HOW TO FISH BY THE RULES
EVERETT — The first time Jim Brauch tried to teach grown-ups about trout fishing, three men showed up for class.
"Males won't admit they don't know squat about fishing," said Brauch, a retired Everett police lieutenant and a longtime volunteer with the Everett Steelhead and Salmon Club. "So I got the brainstorm to call it a kids trout clinic, and the kids are allowed to bring an adult."
The result? His latest class at American Legion Memorial Park reeled in 20 adults, mostly men, who accompanied about 30 children. The clinic, sponsored last week through Everett Parks and Recreation, was timely: Saturday is Opening Day for the freshwater fishing season.
Brauch began fishing as a child, and by age 6 he was sneaking alone down to the old Highway 2 bridge to cast his line into the Snohomish River. That maverick streak followed him into adulthood. His best anecdotes, and he loves to tell them, are about breaking the rules followed almost religiously by some fishermen. His punch lines always involve the empty-handed experts — the old-timers, the "fly Nazis" or the expensively equipped hobbyists — telling him why his techniques won't work, ignoring his boatload of scaly evidence to the contrary.
Over the years, he's codified his fishing lore into what he calls the Five Rules of Trout Fishing.
"When they tell me they're going to put 16,000 fish in Lake McMurray (in Skagit County), guess where I'm going to be Opening Day?" Brauch asked rhetorically.
At the start of the season, hatchery-raised fish swim near the surface because that's what they're accustomed to, he told the class. As the season progresses, they go deeper. They like water best at 55 degrees.
Don't expect to find fish in any particular place, no matter where they were last time. If they're not biting, move.
The "hatch" is what the fish are eating at any given moment, which is not as easy to determine as it sounds. If nothing is working and you catch a fish by accident, gut it and study its stomach contents. Then pick a fly that matches its last meal.
The best bait to use on Opening Day, when the fish are fresh from their hatcheries? Brauch grinned and pulled out a jar of "hatchery formula."
"Figure out what they're biting on and give it to 'em," he said.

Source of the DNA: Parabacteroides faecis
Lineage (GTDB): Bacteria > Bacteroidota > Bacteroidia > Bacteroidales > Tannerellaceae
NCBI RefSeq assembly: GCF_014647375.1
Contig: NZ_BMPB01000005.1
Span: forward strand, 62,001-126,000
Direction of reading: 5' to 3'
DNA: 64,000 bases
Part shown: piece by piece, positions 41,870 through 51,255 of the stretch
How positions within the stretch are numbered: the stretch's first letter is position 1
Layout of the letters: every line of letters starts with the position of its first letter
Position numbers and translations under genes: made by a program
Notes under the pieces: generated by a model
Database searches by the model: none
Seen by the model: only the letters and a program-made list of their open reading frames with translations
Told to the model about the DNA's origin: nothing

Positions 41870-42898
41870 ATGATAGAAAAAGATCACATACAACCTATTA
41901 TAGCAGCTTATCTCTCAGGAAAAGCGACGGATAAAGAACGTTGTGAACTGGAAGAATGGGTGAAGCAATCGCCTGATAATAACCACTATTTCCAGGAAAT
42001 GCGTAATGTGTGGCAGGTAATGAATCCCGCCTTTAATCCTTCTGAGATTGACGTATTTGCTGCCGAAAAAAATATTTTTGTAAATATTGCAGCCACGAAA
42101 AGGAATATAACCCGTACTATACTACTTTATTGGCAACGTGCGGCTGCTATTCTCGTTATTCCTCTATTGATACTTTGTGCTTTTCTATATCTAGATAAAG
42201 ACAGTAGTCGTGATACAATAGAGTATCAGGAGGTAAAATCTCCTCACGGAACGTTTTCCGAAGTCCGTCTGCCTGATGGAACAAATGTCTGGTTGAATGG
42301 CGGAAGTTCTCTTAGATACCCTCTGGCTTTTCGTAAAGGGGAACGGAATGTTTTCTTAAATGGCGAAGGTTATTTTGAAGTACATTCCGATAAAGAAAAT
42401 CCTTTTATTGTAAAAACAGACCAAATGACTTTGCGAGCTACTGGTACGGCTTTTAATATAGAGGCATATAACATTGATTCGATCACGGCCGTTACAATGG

Change location, lures, baits, scents, colors, lines, casting techniques, fishing depth. Try everything. The most unlikely flies sometimes will work when all the standard ones fail.
"Change, change, change until you find out what they're going to bite on. It will not be the same thing they bit on last year, and it will not be the same thing they bit on five minutes ago," Brauch said.
If someone else is having better luck, ask what they're using and try it.
Years ago, Brauch asked to see another fisherman's setup and found he was using identical lines and lures. But the other guy had a black swivel, the metal doohickey connecting the lure to the line, instead of a standard brass one. Brauch switched, and fish immediately bit.
Ignore the adage "you've gotta be patient to be a fisherman," Brauch said again and again. Patience makes no difference when you're sitting 10 yards from all the fish. If you're not catching anything, move.
"Patience is doing the same old thing the same way all day," Brauch said. "I am the most impatient person you'll ever meet in your life."
The point is to have fun, especially if children are involved. Enjoy the water and the company.
But most importantly, bring snacks. Lots of snacks.
"I always brought lots of Coke, lots of chips, lots of Kentucky Fried Chicken," Brauch said, recalling his tricks for entertaining his own children when they were young.
Near the end of class, he and several other volunteers from his fishing club passed out free reconditioned fishing rods to every child present. Earlier, they each had received a free jar of brightly colored Power Bait. Not bad for a $5-a-kid class. (It's free for parents.)
Third-grader Dallas Mee-Redford assumed his rod was a loaner, just to look at. When he realized it was a gift, his eyes grew big. "I get to keep this?" the Mountlake Terrace boy asked. His grandmother, Evelyn Mee of Edmonds, chose the class when she realized how badly Dallas wanted to fish. He'd shown her a stick and some rope, saying now all he needed was a safety pin for a hook, she said. "He was going to go the Tom Sawyer way," she said, laughing. They both enjoyed the class immensely. "This was just cool as all get-out," she said
Courtesy of the Seattle Times 2004 Written by Diane Brooks